Sorry, America, but we Californians are not going to stop Donald Trump for you. To believe otherwise is to misunderstand us.
I can see how you got your hopes up. Polls show at least three out of every four of us don’t like him. Republican strategists are working to prevent him from getting the delegates he needs in our June presidential primary to secure the party’s nomination. An immigrant group declared him “persona non grata,” while cities have discussed denying him permits for rallies because he incites crowds.
Trump stands against almost everything that our state now represents. Our culture is built on diversity and integration; he divides and race-baits. Mexico is our top export market; he slanders Mexicans. We’re devoted to science; he spews discredited nonsense about vaccines. Our industries – technology, entertainment – are built around trade; he wants to start a trade war.
So why aren’t we up in arms?
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Because Californians have little time to be up in arms about anything. That’s especially true for politics, which takes place in a country, if not a planet, different from our own. It’s also pretty rich of Americans – who hold the most important presidential contests in tiny states and grant our big population only two senators – to expect Californians to save them.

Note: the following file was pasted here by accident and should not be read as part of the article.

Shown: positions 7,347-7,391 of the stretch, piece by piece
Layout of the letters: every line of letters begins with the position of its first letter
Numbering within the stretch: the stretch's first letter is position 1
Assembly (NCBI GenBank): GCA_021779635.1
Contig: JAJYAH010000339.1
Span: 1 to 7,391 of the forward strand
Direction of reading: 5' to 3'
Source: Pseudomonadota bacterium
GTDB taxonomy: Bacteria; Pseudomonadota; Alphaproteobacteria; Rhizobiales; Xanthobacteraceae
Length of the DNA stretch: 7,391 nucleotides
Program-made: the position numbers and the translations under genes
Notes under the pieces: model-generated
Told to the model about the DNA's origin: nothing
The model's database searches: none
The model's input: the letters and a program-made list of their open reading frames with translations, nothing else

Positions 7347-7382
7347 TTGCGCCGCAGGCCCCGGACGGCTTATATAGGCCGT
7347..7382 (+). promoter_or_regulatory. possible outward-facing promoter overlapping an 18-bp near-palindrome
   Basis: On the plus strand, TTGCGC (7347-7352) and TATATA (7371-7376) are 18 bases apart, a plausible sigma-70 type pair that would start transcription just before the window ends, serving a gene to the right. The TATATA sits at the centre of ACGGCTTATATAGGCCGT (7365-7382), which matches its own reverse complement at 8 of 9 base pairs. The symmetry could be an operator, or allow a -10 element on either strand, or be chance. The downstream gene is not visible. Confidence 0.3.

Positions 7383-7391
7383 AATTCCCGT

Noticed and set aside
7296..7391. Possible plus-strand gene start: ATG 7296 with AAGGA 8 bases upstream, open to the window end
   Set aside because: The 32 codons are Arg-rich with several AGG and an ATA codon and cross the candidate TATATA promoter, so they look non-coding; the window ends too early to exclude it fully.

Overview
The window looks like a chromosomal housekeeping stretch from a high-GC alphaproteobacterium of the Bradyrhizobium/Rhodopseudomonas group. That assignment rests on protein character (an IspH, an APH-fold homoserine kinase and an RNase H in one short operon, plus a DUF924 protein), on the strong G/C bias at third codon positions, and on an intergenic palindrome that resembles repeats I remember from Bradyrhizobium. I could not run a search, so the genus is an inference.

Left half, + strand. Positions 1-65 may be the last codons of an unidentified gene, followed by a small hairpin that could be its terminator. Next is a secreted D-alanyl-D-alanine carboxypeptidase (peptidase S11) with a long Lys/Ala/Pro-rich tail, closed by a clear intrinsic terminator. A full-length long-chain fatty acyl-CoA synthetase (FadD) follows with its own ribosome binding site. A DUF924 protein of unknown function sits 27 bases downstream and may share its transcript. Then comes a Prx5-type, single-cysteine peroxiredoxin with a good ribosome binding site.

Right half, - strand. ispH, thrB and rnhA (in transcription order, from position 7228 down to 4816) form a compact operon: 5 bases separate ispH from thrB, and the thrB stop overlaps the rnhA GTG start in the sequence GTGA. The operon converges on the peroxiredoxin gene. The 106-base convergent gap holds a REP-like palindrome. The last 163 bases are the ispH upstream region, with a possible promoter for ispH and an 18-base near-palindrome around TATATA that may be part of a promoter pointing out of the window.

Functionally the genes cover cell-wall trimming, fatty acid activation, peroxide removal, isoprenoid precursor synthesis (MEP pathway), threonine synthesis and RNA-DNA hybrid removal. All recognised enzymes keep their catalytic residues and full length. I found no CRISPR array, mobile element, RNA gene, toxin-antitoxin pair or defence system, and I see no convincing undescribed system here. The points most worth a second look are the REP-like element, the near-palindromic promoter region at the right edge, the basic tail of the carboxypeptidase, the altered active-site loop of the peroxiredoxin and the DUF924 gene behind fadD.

In other words, Trump is your problem, America, not ours. As Gov. Jerry Brown joked recently: “If Trump were ever elected, we’d have to build a wall around California to defend ourselves from the rest of this country.”
Fortunately, a Trump presidency is still a long shot. More than 70 percent of us can’t do anything to stop him anyway. Only registered Republicans can vote in the GOP primary. And no matter how Californians vote in June, will Trump really go away? Isn’t he just another chronic condition, like diabetes, that we have to manage?
In other contexts, like public health, California knows how to stop small things; we’ll ban foie gras or plastic bags in the blink of an eye. But Trump is too big to fit our infrastructure of prohibition. Maybe he’ll set himself on fire, and we could throw our anti-smoking laws at him. Or maybe the California Environmental Quality Act could be twisted to stall his noxious campaign past the primary date.
Stopping Trump also bumps up against California’s historic tolerance of bad celebrity behavior and over-the-top hucksterism. Trump sells crummy casinos and bogus “university” classes, just as Hollywood sells formulaic sequels as must-see events. Our sales excesses compromise us when we get moralistic.
If we were serious about stopping Trump, we’d have already rallied Silicon Valley to the cause. These days, difficult California problems – taxes, cancer, etc. – are typically thrown in the lap of Sean Parker, the former Facebook president. And if Twitter’s rules against “behavior that harasses, intimidates or uses fear to silence another user’s voice” were seriously enforced, Trump’s account would have been suspended long ago.
Heck, if our fervently anti-Trump Legislature wanted to act, it could pass a law declaring that California businesses don’t have to serve hatemongers. Such a move would offer a rejoinder to states that permit discrimination against gays. Call it a reverse North Carolina.
But California isn’t serious about stopping Trump. And he would just use such opposition to portray himself as a victim. Which is why, as California enters the campaign spotlight, our best strategy may be to ignore Trump as best we can.
Joe Mathews writes the Connecting California column for Zócalo Public Square. He can be contacted at firstname.lastname@example.org.